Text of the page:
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  How to shave your eraser in 7 easy stepsJun 08, 2013 1:04 AM PDT | url
Added 1 new A* page:Hey! Tune in Saturday (technically today, but I mean later on) because I'm finally going to get together my report on tracking down the best eraser IN THE WORLD. Probably. Anyway I ordered a bunch of fancy erasers and tested them against each other in a plastic eraser deathmatch sort of thing where there could be only one survivor--because obviously I'm not gonna work on A* with a second-best eraser, sheesh. I need all the help I can get!
Many erasers were shaved in the research for this report!
Don't miss it later today!
(While you're waiting, why not check out Wikipedia's article on erasers? For instance, did you know that in 1770, Joseph Priestly, better known as the discoverer of soda water and oxygen (his "dephlogisticated air," which he "first tested it on mice, who surprised him by surviving quite a while entrapped with the air, and then on himself, writing that it was 'five or six times better than common air for the purpose of respiration, inflammation, and, I believe, every other use of common atmospherical air'")--in 1770, I say, this somewhat eccentric English theologian and natural philosopher "described a vegetable gum to remove pencil marks: 'I have seen a substance excellently adapted to the purpose of wiping from paper the mark of black lead pencil.' He dubbed the substance 'rubber'."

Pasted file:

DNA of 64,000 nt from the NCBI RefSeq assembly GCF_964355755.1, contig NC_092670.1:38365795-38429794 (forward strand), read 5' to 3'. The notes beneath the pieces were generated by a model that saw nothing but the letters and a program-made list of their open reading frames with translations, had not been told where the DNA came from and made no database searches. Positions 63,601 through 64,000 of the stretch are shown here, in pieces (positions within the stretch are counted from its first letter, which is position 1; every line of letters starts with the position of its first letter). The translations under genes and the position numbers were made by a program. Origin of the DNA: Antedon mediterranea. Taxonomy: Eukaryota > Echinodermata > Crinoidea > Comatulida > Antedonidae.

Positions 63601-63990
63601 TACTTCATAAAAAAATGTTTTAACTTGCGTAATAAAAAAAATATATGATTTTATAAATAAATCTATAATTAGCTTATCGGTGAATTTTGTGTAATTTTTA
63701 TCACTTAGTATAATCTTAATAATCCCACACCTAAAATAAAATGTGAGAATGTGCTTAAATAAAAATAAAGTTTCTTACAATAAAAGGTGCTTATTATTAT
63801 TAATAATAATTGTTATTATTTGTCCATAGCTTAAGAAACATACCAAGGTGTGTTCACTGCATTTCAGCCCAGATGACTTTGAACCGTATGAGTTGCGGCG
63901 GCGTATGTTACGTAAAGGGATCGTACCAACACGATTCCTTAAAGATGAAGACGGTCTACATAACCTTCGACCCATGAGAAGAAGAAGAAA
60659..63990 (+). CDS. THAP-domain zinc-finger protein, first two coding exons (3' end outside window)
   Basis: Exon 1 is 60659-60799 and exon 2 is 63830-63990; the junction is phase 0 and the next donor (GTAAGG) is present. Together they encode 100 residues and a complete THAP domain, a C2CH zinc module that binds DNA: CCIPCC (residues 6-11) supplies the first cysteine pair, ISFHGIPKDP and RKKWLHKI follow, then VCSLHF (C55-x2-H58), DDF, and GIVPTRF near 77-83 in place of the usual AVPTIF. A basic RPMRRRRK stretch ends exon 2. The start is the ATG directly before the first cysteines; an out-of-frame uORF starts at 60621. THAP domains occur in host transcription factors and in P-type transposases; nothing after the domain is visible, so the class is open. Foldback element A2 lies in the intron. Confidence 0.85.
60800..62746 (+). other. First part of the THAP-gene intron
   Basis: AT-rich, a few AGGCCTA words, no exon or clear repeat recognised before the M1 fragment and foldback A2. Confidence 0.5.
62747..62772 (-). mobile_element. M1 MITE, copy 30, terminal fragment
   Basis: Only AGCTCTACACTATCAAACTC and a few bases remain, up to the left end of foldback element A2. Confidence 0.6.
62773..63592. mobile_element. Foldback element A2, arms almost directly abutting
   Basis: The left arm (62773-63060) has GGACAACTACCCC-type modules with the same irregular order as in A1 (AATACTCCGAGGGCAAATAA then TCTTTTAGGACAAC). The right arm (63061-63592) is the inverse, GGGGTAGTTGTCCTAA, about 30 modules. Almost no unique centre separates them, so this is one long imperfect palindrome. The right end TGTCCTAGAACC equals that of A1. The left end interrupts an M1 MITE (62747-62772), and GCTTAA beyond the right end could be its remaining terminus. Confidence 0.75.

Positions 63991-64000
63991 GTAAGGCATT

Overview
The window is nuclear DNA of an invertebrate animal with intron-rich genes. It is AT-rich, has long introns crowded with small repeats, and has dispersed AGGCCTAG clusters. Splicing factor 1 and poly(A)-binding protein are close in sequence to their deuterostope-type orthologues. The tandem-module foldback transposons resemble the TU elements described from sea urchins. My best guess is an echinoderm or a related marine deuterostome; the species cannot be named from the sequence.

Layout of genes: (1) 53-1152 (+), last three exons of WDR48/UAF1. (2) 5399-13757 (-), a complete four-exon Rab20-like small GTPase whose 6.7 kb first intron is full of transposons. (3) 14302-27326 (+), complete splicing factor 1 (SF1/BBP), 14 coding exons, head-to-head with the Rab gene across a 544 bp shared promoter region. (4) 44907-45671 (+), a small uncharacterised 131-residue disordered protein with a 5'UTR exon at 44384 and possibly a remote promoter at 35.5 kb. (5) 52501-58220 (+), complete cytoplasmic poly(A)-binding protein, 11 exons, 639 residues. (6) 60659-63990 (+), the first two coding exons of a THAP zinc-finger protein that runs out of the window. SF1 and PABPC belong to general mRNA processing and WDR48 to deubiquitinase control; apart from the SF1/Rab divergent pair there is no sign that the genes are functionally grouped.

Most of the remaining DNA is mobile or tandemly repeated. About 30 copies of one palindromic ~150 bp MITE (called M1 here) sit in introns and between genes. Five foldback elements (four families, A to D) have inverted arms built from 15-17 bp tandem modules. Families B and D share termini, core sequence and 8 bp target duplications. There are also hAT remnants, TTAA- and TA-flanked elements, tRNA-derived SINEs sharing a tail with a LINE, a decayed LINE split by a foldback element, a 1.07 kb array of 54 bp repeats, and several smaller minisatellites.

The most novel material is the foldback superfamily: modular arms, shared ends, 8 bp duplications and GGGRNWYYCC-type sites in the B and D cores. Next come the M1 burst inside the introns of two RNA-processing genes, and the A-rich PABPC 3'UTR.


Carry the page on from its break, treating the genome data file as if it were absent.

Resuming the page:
And then later in 1770, I guess, English engineer Edward Nairne (who constructed the first marine barometer) developed "the first widely-marketed rubber eraser" after having "inadvertently picked up a piece of rubber instead of breadcrumbs." In fact, crustless bread was still used as an eraser by students in Tokyo as late as the early 1900s (the bonus was, if you got hungry, you could eat it--although I suppose maybe not if you'd done a lot of erasing with it already).)
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